An issue arises that catches the attention of the nation. Reviews are ordered. Followed by other reviews of the reviews. NGOs demand resources*. The relevant minister, or even the Taoiseach, pledges that the issue will be addressed, and that the govt will work towards ensuring that the issue never occurs again.
No one wishes to address the core issue: That an issue needs resources to resolve, that resources cost money, that money means taxes, and that no one (including the NGO involved, which does not wish to muddy itself with the reality of actually paying for what it wants) is willing to advocate either a specific tax to pay for these resources, or direct the funds for these resources from other areas of spending, thus affecting other NGOs and interest groups.
Instead, the issue is made a priority. Alongside the other priorities helping the old, those with disabilities, the unemployed, the farmers, low paid workers, the mentally ill, the GAA, the banks, the car dealers, the inner cities, the west of Ireland, rural areas, publicans, unemployment blackspots, any constituency with an Independent TD, and anyone who can get organised enough to get a delegation together to visit their TD. All these groups are deemed to be priorities worthy of extra resources*.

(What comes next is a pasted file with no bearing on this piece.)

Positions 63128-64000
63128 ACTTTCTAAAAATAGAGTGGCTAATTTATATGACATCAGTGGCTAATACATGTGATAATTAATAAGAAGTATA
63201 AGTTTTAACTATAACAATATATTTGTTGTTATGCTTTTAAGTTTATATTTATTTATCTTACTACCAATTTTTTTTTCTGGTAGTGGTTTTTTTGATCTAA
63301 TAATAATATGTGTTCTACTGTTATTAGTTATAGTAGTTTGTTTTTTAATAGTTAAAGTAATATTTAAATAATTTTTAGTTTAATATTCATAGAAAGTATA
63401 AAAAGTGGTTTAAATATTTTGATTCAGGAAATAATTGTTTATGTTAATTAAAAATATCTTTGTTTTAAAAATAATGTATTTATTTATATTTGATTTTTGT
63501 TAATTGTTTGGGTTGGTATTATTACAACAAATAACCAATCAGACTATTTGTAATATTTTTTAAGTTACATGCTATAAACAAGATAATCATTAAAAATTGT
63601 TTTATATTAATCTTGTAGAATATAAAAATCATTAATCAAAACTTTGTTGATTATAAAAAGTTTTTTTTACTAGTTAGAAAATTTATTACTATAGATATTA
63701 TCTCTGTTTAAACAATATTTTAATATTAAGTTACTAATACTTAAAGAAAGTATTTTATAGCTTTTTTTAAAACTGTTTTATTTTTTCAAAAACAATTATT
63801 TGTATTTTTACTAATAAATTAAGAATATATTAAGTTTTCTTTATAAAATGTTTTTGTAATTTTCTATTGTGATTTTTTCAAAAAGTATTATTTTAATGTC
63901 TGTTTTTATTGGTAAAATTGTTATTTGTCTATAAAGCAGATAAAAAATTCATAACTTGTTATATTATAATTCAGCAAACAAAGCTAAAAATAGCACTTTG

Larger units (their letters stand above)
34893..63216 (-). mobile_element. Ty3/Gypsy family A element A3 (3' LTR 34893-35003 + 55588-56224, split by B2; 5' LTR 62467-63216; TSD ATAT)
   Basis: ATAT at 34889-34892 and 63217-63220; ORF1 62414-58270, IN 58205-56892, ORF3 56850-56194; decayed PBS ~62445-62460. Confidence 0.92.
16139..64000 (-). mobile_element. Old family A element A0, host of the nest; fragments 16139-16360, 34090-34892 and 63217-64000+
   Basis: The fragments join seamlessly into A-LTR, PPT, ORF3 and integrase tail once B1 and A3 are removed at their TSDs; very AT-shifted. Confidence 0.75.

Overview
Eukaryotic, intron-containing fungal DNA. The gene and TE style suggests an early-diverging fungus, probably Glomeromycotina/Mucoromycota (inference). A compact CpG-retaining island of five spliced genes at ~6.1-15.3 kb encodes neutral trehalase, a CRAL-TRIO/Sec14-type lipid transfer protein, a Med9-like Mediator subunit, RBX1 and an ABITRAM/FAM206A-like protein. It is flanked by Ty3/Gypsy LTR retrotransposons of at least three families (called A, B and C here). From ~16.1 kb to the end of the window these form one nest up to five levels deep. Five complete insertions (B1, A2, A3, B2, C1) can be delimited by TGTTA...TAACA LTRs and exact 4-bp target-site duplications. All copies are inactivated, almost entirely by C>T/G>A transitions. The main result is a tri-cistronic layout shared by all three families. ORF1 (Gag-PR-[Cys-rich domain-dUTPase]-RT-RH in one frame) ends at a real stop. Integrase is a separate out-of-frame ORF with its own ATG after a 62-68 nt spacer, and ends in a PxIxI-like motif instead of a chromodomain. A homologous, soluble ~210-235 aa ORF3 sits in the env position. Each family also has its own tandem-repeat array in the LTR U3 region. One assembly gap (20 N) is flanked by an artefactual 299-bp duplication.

There is talk amongst government backbenchers of appointing a minister of state for priorities to take responsibility for making priorities a priority. Backbenchers call for the decision to appoint a minister of state for priorities to be made a priority.
Due to legal reasons, the Attorney General advises that no one can be blamed for the issue. However, early retirement or reassignment to another well remunerated state position would be “appropriate”. Tasty pensions all around for everyone concerned.
The country sits back, to prepare itself for the next issue to erupt.
*Resources: Money raised by taxing other people (certainly not the recipient of the additional resources) more.